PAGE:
On this, the most romantic of days, we remain locked in a tough-love boot camp
Published 14/02/2013 | 17:00
I HOPE that Valentine's card you signed with a row of kisses today was homemade because you can't afford a shop-bought one. And step away from those hothouse roses in the florist's – your budget won't stretch to them.
Romance will have to be conjured up by gestures of affection as opposed to objects of affection. While that's not necessarily a negative – rampant consumerism never delivered true love – the reasons for this restraint aren't conducive to a happy Valentine's Day.
We're living in a tough love regime. Yesterday's Finance Bill detailing the new property tax was proof that Ireland's citizens remain locked up in tough-love boot camp.
So much for the all-singing, all-dancing promissory note deal. Strip out the razzle-dazzle and it's still hairshirts for everyone in the cheap seats.
Just to be clear – nobody expected a reversal of austerity policies, but we were entitled to hope debt restructuring might deliver some pain relief. A little give and take tends to work wonders in relationships.
No billets-doux from Michael Noonan in that Finance Bill, though. The ECB may have played cranky Cupid, finally spreading a little love in Ireland's direction, but the Government isn't about to share it. Instead, it is signalling its determination to keep to its draconian schedule of targets.
So, no trickle-down benefit from last week's monetary financing in disguise. Still that new property tax, still those new water charges, still under cosh.
The property tax was an obvious one to rethink under improved financial conditions. Not because there's anything wrong with the principle underpinning such a tax – virtually every western society has property tax or rates – but because it amounts to double taxation for many of those targeted.
Our boom-time stamp-duty levels were more onerous than anything set in other jurisdictions. A significant number of homeowners have paid excessive stamp-duty bills already, and ought to have been granted an exemption, except dispensations are thin on the ground. The property tax is not just punitive but unfair in their case.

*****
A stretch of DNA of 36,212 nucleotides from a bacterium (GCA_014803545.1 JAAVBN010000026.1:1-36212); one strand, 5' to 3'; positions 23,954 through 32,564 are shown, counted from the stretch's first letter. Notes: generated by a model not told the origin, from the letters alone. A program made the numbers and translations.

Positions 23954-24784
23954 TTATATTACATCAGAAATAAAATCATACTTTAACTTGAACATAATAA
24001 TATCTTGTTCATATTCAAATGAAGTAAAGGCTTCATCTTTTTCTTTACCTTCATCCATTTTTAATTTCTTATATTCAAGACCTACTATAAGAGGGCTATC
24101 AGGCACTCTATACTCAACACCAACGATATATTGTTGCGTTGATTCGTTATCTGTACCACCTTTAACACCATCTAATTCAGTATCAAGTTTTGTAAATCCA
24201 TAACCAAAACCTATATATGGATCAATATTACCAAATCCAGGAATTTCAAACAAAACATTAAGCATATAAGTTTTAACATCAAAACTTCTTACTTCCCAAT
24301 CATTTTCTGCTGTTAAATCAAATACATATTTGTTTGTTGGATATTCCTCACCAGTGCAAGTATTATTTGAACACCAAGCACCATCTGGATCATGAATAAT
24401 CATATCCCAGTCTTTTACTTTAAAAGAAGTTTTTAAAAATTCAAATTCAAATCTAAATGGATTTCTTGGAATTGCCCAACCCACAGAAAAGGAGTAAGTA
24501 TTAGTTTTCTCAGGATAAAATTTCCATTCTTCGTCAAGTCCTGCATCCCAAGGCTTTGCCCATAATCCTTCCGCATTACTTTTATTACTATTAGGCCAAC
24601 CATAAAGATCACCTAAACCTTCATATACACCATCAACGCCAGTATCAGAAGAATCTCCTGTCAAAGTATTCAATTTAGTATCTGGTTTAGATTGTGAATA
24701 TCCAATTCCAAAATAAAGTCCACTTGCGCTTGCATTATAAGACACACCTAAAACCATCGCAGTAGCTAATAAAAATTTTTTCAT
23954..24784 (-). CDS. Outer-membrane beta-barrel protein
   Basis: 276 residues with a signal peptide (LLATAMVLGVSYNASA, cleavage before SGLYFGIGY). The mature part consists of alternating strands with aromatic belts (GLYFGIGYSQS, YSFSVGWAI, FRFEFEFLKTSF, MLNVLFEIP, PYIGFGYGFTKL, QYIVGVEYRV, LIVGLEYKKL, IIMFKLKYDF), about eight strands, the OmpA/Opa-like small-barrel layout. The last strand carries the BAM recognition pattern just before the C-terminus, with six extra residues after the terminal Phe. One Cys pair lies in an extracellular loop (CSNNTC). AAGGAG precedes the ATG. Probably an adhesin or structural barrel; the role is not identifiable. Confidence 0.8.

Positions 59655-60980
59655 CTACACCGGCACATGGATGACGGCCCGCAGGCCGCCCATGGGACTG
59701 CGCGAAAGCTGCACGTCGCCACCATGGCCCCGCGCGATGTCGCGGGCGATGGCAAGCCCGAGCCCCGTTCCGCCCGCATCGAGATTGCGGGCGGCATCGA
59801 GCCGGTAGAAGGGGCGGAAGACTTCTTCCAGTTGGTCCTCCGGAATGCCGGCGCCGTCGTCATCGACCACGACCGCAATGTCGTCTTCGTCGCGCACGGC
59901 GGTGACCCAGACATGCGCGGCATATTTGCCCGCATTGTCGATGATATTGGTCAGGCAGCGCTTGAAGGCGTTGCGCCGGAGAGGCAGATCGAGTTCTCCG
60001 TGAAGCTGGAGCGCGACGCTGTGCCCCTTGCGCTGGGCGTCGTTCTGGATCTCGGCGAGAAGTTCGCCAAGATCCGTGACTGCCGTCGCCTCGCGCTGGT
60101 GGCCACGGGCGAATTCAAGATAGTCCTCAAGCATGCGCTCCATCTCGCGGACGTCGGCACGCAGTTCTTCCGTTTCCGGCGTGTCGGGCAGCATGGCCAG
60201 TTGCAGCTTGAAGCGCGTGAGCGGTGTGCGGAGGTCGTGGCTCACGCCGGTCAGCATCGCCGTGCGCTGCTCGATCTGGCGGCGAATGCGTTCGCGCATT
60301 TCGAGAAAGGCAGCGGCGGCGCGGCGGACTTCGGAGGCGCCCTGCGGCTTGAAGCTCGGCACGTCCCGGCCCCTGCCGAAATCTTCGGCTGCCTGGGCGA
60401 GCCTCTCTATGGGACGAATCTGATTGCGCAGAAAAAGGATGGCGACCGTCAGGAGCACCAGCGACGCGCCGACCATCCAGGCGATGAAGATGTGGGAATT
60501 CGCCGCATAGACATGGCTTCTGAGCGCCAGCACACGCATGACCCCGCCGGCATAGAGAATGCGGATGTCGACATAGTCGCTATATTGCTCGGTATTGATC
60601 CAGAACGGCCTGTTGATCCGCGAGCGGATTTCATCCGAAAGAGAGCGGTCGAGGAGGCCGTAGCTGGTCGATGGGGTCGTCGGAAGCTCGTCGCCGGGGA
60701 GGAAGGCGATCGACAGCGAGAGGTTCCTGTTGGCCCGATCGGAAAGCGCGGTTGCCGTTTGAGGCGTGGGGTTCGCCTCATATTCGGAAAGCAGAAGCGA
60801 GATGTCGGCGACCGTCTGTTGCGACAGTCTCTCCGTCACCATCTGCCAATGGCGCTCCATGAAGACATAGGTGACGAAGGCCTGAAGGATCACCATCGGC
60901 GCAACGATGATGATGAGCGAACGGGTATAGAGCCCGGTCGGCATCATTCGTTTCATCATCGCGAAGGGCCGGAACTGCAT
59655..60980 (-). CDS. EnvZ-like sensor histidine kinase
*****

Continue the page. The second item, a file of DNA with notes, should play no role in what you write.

Make no mistake, it will cause distress. Distress to elderly people with valuable homes on paper but limited income; distress to those in negative equity for whom their house is a burden taxed as an asset; and distress to the one in 10 homeowners in mortgage arrears with yet another bill threatening to submerge them.
Tough love advocates always argue that it's for the victim's own good: such an approach only appears to be stern – the long-term advantages validate it. But what about the harm done if it backfires?
The IMF now concedes that the impact of austerity is more severe than expected, with consumer spending harder hit than projected and unemployment reaching higher levels. IMF managing director Christine Lagarde has questioned whether austerity at all costs is the right strategy, following an analysis of 28 countries.
But the troika is composed of the ECB, EU and IMF, and the group as a whole remains infatuated with austerity. So onwards our leaders direct us, waving sticks without dangling carrots.
Yet austerity has flattened the domestic economy. This week alone it was confirmed 300 jobs are gone at HMV Ireland, in receivership, while another 92 staff have lost jobs at B&Q with the closure of stores in Athlone and Waterford.
Recently, a liquidator was appointed to the Blacktie formal-wear chain, which has 11 outlets, while 12 of the Pamela Scott shops are in examinership.
Month after month, people are being propelled towards the dole, joining more than 434,000 on the Live Register – and that 14.8pc unemployment rate would be starker if not for emigration.
Even the much-hyped retail sales figures for Christmas came in below expectations. December was down 0.1pc compared with November – no spending spree as December 25 approached – while the CSO recorded an annual decrease of 1pc.
All told, domestic demand is tanking. Yet the Government continues to advance with a property tax that may accelerate the decline.
Clearly, the ECB – cranky Cupid, which has a suspicion it's been taken for stupid Cupid – would become even tetchier if it believed Ireland was using the debt deal to abandon the path of prudence. But there has to be some respite for a coping class finding it ever tougher to live up to its name.
Granted, it makes sense to tackle the deficit. Our mountain of debt can't be managed without closing the deficit. However, there are other factors to consider, too, such as the need for economic growth.
Domestic demand is a component of economic growth and it's been pummelled by relentless austerity. Scrap the property tax, and consumer confidence could give the domestic economy a boost.
When facts change, and situations change, so should a government's plans: there is a sound economic reason to postpone the property tax. And let's not forget the need for mindfulness: recognition of a population stretched to the limits of its endurance, and beyond them in some cases.
This is no Valentine's Day for comparing love to a summer's day – it's a time to remind leaders that if you prick us, we bleed. We are flesh and blood people, not revenue generation units.